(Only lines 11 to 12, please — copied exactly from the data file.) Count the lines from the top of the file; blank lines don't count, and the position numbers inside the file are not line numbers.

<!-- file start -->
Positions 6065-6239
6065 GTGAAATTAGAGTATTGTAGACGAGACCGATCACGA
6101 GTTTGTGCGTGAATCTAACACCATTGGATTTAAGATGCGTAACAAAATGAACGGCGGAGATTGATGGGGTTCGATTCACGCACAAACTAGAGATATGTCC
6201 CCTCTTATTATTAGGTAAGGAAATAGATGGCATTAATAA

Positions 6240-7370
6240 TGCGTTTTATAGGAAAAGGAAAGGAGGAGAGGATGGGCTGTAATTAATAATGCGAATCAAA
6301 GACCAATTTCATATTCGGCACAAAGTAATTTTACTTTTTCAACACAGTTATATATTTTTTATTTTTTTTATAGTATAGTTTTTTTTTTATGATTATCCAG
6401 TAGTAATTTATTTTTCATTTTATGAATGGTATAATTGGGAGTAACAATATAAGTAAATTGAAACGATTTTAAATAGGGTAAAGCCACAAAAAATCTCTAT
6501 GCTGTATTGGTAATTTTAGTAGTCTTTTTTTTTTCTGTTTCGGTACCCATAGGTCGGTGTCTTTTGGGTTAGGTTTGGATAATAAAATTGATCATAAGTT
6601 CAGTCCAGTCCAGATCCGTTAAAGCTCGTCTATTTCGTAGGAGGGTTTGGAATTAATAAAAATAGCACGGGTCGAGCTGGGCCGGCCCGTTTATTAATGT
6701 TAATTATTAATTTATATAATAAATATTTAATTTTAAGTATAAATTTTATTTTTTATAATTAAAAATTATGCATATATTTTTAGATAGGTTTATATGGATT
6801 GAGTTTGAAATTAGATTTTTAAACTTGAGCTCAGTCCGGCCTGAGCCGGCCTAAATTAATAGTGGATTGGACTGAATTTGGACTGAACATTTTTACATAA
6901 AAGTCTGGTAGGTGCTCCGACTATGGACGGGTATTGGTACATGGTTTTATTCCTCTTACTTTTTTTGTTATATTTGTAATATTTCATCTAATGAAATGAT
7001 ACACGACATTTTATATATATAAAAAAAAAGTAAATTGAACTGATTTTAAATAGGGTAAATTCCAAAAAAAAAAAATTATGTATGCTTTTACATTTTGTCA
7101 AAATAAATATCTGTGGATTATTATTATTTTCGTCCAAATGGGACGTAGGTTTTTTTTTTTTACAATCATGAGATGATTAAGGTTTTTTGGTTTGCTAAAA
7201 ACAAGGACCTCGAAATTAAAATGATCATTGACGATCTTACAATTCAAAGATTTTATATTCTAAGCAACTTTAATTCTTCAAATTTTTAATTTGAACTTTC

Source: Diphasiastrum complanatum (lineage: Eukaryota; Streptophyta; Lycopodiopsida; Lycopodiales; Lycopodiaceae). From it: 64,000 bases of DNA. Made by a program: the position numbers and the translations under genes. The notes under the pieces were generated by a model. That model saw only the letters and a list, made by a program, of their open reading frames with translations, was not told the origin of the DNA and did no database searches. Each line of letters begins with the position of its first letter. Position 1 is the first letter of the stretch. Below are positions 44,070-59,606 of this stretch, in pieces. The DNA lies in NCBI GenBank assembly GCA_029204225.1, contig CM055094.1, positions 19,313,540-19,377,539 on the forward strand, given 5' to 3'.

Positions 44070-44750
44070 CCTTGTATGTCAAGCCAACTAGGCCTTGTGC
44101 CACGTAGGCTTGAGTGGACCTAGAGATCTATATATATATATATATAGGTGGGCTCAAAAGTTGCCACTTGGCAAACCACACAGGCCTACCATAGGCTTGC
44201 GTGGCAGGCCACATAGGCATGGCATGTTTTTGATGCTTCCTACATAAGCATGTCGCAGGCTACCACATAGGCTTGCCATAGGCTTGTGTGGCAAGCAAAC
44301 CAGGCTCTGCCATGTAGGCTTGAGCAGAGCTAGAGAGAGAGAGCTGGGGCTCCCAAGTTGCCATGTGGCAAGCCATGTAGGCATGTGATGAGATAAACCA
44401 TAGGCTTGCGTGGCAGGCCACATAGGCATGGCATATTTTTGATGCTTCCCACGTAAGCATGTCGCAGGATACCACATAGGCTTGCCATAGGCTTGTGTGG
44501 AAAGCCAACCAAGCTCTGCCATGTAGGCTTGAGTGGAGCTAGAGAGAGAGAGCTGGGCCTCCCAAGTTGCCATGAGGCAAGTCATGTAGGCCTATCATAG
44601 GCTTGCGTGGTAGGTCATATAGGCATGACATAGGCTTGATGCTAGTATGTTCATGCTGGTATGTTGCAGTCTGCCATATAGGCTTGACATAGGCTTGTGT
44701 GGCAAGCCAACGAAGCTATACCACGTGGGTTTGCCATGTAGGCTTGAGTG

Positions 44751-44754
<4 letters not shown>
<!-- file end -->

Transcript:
6701 TAATTATTAATTTATATAATAAATATTTAATTTTAAGTATAAATTTTATTTTTTATAATTAAAAATTATGCATATATTTTTAGATAGGTTTATATGGATT
6801 GAGTTTGAAATTAGATTTTTAAACTTGAGCTCAGTCCGGCCTGAGCCGGCCTAAATTAATAGTGGATTGGACTGAATTTGGACTGAACATTTTTACATAA